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Part 4: Keeping Your Child Healthy  >  The A-Z of Childhood Illnesses  >  Glands in the Neck and Elsewhere

GLANDS IN THE NECK AND ELSEWHERE

Lymph glands, like fever, help us fight infection. 

SYMPTOMS: Tiny pea-sized glands may be seen behind or in front of the neck, and also in other parts of the body like the groin and armpits in young children. They are not painful or tender. The child is otherwise well. These glands do not increase in size but, once noticed, remain for months without causing any harm to the child. They are often secondary to a minor infection in the head, arms or legs. Your doctor will probably ask for no tests in such a case and will just reassure you. More notice is to be taken if glands are suddenly observed in different parts of the body in a younger infant, especially if he also looks pale and sickly.

Serious attention also needs to be given if there is rapid enlargement of a gland or glands, or if a ‘big pea-sized’ or a still bigger gland remains persistently enlarged.


Common Causes

  • Local cause
  • Systemic illness


Local Causes
A sore throat due to a viral or bacterial infection, or infection of the teeth and gums can cause enlargement of the glands in front of the neck. Infection of the scalp over the head like boils and infection secondary to scratching due to lice, dandruff or chickenpox can cause swollen glands behind the neck. Small tender glands in this region can also be seen in viral infections like German measles and big non-tender glands due to glandular fever (also called Infectious Mononucleosis).

Glands in the armpits and groin can be enlarged due to a local infection (injury, boils, cat scratch or chickenpox). A gland just above the collarbone should be taken more seriously. It could be due to an infection in the lungs and more rarely due to a tumour in the chest. Sometimes, it can follow vaccination with BCG.

Tuberculosis can also present as a glandular swelling in different parts of the body. In tuberculosis, there is a significant enlargement of the gland. The swelling often gets adhered to the overlying skin. Sometimes, more than one gland is enlarged in the same region and these glands appear to get matted (stuck) to each other.


Systemic Illness
Viral infections accompanied by a rash (German measles, glandular fever) can result in enlargement of glands in different parts of the body. 

Tuberculosis can present as a localised glandular swelling or as a more generalised disease. 


Rare Causes

Malignant disorders like leukaemia and lymphomas and infections like AIDS are to be kept in mind in any persistent glandular swelling, especially if associated with unexplained fever, severe anaemia, tenderness in the bones, and bleeding from any part of the body.

MANAGEMENT: In any persistent or significant enlargement of glands, your doctor will probably ask for a blood test, a skin test (Mantoux Test), and a chest X-ray. If required, an ultrasonography of the abdomen may be asked for. If no definite cause is found, a biopsy of the gland may have to be undertaken.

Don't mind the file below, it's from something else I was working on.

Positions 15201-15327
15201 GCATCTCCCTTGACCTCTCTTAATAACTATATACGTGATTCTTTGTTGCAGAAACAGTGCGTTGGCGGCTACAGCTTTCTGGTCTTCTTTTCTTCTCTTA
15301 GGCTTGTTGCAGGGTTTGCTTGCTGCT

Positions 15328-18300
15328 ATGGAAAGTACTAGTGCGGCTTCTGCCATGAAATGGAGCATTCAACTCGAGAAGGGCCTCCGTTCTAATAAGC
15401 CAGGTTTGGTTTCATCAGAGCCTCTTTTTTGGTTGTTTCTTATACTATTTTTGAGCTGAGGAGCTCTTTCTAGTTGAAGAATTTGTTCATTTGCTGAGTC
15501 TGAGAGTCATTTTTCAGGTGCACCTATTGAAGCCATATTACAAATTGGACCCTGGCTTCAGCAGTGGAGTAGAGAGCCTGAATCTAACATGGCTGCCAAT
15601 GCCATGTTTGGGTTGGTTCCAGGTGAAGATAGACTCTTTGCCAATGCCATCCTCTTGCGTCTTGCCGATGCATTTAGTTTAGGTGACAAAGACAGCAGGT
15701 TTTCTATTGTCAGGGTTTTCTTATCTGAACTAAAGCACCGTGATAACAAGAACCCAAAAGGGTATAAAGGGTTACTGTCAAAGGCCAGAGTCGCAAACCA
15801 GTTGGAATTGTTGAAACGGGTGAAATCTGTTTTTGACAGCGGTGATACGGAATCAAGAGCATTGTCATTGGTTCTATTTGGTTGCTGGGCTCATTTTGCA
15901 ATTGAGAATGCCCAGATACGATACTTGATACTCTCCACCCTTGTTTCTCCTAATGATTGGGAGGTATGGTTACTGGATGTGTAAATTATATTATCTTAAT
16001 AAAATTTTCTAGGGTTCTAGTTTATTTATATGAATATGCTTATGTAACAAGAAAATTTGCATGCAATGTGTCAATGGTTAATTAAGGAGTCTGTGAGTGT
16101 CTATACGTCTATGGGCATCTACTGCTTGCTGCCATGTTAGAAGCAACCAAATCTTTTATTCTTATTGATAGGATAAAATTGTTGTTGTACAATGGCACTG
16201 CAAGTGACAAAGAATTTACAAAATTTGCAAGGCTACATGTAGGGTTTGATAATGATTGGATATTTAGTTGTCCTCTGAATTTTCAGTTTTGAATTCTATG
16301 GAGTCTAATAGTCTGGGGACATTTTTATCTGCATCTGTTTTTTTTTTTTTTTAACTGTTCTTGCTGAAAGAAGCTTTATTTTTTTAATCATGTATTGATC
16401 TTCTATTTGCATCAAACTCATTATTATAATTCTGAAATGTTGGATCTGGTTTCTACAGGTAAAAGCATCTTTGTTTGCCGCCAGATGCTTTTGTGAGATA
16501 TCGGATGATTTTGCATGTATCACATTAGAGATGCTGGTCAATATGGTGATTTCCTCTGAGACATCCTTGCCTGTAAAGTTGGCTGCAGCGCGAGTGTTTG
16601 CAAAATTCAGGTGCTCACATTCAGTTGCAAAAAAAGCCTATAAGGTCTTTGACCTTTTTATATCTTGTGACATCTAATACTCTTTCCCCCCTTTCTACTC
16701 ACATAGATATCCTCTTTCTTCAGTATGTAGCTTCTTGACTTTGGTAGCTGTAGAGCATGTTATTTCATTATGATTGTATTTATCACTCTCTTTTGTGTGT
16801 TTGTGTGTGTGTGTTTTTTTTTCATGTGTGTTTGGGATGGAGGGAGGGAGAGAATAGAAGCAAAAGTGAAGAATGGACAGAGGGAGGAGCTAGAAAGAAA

Most glands secondary to local causes or glands due to viral infections get better on their own. Sometimes, antibiotics may be required to treat the local cause. Occasionally, the gland becomes severely inflamed with redness being noticed on the overlying skin. It is painful and the child has fever. Besides antibiotics, such children may need hot fomentation and even surgery.




7 March, 2016

 
Part 4
The A-Z of Childhood Illnesses

Abdominal Pain
Abrasions or Scratches
Acute Glomerulonephritis
Acute Nephritis
Acute Watery Diarrhoea
Addictions
Adenoids
AIDS
Allergies
Anaemia
Anorexia (Poor Appetite)
Asthma
ADHD
Autism
Backache
Bed-Wetting (Enuresis)
Birth Deformities
Bites and Stings
Bleeding
Bone, Joint and Muscle Injuries
Bowlegs and Knock-Knees
Breathlessness
Bronchiolitis
Burns
Calcium Deficiency
Cancer
Cardiac Pulmonary Resuscitation
Cerebral Palsy (CP)
Chickenpox
Choking
Circumcision
Cleft Lip and Palate
Common Cold
Congenital Heart Disease
Constipation
Convulsions or Fits or Seizures
Cough
Croup
Crying
Cuts
Dengue Fever
Diabetes Mellitus
Diarrhoea, Dysentery ...
Diphtheria
Down's Syndrome
Earache, Ear Infections ...
Electric Shock
Encephalitis
Eye Problems
Fears
Foot Problems
German Measles (Rubella)
Glands in the Neck ...
Headache
Head Injury
Hepatitis
Hydrocephalus
Hypertension
Hypospadias
Influenza (Flu)
Jaundice
Joint Disorders
Kala-Azar
Leptospirosis
Limp and Pain in the Legs
Malaria
Malnutrition (Undernutrition)
Measles
Meningitis
Meningomyelocele
Menstrual Problems
Mental Retardation (MR)
Mouth To Mouth Breathing
Mumps
Nephrotic Syndrome
Nose-Related Problems
Obesity
Pneumonia
Poisoning
Poliomyelitis
Premature Baby
Prolapse of the Rectum
Rabies
Rheumatic Fever
Rheumatoid Arthritis
Rickets
Short Child
Skin Conditions
Sleep and Sleep Problems
Sore Throat (Pharyngitis)
Splinters
Stammering
Stridor (Noisy Breathing)
Teething and Care of Teeth
Tetanus (Lock Jaw)
Thrush
Thumb-Sucking
Tics
Torticollis
Tracheoesophageal Fistula
Tropical Eosinophilia
Tuberculosis (TB)
Typhoid
Umbilical Problems
Undescended Testis
Urinary Infection
Vaginal Discharge
Vomiting
Wheezing
Whooping Cough (Pertusis)



Part 4
Keeping Your Child Healthy
Choosing A Paediatrician
Proper Use of Medicines
Home Remedies
A First Aid Kit
The A-Z of Childhood Illnesses
Psychological Concerns
Managing A Hospital Stay
Emergencies
Prayer And Your Child's Health
The Role of Nature Cure
Homoeopathy
Ayurveda and Child Care
Congenital Heart Disease FAQ
 
Guide to Child Care
Home
Introduction
1 Pregnancy, Childbirth ...
2 The Growing Years
3 Feeding Infants, ...
4 Keeping Your Child Healthy
5 Keeping Your Child Happy
About Dr. R. K. Anand
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